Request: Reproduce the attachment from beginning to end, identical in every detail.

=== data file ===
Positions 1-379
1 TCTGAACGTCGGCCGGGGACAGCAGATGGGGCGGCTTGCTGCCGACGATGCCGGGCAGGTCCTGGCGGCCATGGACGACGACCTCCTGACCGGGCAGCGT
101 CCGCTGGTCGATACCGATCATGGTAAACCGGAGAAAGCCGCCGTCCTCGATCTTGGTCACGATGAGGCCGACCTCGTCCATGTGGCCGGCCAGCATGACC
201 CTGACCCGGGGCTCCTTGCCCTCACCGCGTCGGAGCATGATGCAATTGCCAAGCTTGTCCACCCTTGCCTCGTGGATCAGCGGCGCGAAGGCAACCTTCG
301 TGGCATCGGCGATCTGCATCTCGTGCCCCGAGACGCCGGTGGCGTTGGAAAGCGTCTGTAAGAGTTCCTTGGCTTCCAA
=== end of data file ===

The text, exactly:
Positions 1-379
1 TCTGAACGTCGGCCGGGGACAGCAGATGGGGCGGCTTGCTGCCGACGATGCCGGGCAGGTCCTGGCGGCCATGGACGACGACCTCCTGACCGGGCAGCGT
101 CCGCTGGTCGATACCGATCATGGTAAACCGGAGAAAGCCGCCGTCCTCGATCTTGGTCACGATGAGGCCGACCTCGTCCATGTGGCCGGCCAGCATGACC
201 CTGACCCGGGGCTCCTTGCCCTCACCGCGTCGGAGCATGATGCAATTGCCAAGCTTGTCCACCCTTGCCTCGTGGATCAGCGGCGCGAAGGCAACCTTCG
301 TGGCATCGGCGATCTGCATCTCGTGCCCCGAGACGCCGGTGGCGTTGGAAAGCGTCTGTAAGAGTTCCTTGGCTTCCAA